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I would like to get AncestryDNA geneology test for my parents, who live abroad. I would order the kits here in the States and take the vials with me so that they can place their saliva samples in and I can mail them when I return.

I am worried whether bringing other people's bodily liquids is legal at the U.S. customs. I imagine bringing a jar of human blood would not be legal and saliva is really just another bodily liquid.

  • You're going to mail it in to the test vendor, aren't you? It's probably also illegal to send blood in the mail, so by your logic you should also be concerned about that. Does the website say anything about it? Have you asked the vendor? – phoog May 4 '17 at 18:06
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    Blood and saliva are very different fluids in the senses of both their importance and how they need to be handled. – DJClayworth May 4 '17 at 18:54
  • Pack the kit for mailing over there, and don't mention it coming in. If spotted and questioned, state truthfully but minimally what it is. You're saving postage by mailing it here. Or have them come visit you. :-) – WGroleau May 5 '17 at 7:39
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Per the CBP

You may need a U.S. Department of Agriculture permit and/or a Centers for Disease Control and Prevention permit to import biological specimens including bacterial cultures, culture medium, excretions, fungi, arthropods, mollusks, tissues of livestock, birds, plants, viruses, or vectors for research, biological or pharmaceutical use. Permit requirements are located under "Permits" on the USDA Web site and CDC permit information can be found on the Etiologic Agent Import Permit Program page.

From the Center for Disease Control Guidance for Importation of Human Remains into the United States for Interment or Subsequent Cremation:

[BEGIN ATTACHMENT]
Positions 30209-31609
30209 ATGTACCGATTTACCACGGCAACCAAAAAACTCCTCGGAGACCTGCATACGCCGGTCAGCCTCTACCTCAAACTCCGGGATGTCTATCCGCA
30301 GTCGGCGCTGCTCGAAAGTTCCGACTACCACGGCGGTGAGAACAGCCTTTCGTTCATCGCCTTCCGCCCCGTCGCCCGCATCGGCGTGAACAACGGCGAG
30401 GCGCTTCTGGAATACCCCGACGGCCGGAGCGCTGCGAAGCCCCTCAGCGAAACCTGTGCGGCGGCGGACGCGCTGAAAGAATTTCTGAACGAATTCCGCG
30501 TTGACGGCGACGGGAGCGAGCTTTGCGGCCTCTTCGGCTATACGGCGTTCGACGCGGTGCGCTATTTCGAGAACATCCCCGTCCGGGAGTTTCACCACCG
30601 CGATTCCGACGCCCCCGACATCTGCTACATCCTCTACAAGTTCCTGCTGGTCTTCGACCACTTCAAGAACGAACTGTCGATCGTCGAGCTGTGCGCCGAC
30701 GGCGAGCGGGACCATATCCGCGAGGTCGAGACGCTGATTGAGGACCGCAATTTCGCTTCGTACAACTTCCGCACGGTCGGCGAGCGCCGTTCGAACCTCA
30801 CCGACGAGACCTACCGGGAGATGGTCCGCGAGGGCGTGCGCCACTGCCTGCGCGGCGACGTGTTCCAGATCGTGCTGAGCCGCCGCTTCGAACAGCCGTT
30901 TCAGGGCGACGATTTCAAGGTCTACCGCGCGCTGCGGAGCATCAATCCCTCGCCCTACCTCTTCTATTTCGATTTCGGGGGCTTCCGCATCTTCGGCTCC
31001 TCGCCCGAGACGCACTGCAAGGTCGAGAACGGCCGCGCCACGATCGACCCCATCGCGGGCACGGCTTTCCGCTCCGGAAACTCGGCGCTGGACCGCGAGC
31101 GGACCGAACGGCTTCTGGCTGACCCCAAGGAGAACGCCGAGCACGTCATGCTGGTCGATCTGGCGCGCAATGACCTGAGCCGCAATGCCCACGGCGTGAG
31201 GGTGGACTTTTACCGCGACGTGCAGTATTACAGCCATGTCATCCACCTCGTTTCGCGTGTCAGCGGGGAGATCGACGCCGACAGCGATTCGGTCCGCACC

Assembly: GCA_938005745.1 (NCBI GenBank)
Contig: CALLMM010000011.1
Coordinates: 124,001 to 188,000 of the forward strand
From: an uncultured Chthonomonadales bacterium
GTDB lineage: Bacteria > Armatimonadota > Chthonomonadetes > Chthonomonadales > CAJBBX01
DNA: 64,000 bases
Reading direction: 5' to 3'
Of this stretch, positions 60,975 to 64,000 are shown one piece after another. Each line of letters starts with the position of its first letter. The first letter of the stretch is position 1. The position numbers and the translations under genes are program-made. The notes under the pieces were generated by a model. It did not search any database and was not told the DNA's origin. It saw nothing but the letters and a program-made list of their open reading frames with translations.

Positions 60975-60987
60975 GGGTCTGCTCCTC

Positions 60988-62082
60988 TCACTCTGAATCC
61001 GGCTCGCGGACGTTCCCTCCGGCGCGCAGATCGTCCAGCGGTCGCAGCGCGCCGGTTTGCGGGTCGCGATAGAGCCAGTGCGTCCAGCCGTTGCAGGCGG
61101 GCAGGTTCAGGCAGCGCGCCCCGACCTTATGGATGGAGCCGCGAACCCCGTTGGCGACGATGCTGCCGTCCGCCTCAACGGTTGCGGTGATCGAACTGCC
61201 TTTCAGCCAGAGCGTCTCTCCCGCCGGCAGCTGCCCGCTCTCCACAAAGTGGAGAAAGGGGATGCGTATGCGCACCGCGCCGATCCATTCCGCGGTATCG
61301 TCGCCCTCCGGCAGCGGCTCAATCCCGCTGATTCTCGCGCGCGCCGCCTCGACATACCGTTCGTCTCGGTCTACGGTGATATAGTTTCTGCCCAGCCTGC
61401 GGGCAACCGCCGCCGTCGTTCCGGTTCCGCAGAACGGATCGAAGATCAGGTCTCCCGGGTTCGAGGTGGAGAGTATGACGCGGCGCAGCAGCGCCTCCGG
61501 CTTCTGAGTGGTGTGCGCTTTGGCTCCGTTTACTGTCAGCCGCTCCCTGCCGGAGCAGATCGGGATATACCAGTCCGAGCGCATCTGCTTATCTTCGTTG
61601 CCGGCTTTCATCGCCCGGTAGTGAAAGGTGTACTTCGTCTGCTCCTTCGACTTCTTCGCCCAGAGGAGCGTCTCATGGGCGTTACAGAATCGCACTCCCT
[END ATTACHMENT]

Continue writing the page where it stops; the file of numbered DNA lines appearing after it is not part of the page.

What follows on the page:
Blood and other body fluids that leak from containers can cause a risk to human health. CDC has issued guidance for importing human remains into the United States that are intended for interment (e.g. burial or placement in a tomb) or subsequent cremation after entry into the United States. CDC already has regulations that govern importing the remains of a person who died from a contagious disease that is quarantinable.

This new guidance outlines all of CDC’s requirements about importing human remains intended for interment or subsequent cremation, no matter the cause of death. This guidance includes the basic requirement that all human remains be shipped in a leakproof container.

Germs that can cause disease could be present in the blood or other body fluids of a deceased person even if the stated cause of death is not a contagious disease. Such germs include human immunodeficiency virus (HIV), hepatitis B virus, hepatitis C virus, and other germs that can be present in body fluids. This guidance is based on medical Standard Precautions to prevent exposure to infectious diseases carried in the blood and other body fluids.

This requirement is intended to protect the public as well as federal, airline, and airport employees from potential exposure to blood and other body fluids during transportation, inspection, or storage of human remains.

Having said that, the volume of saliva samples you need for a a DNA test is so small I would not worry about it. I would make sure it is in a well sealed container.

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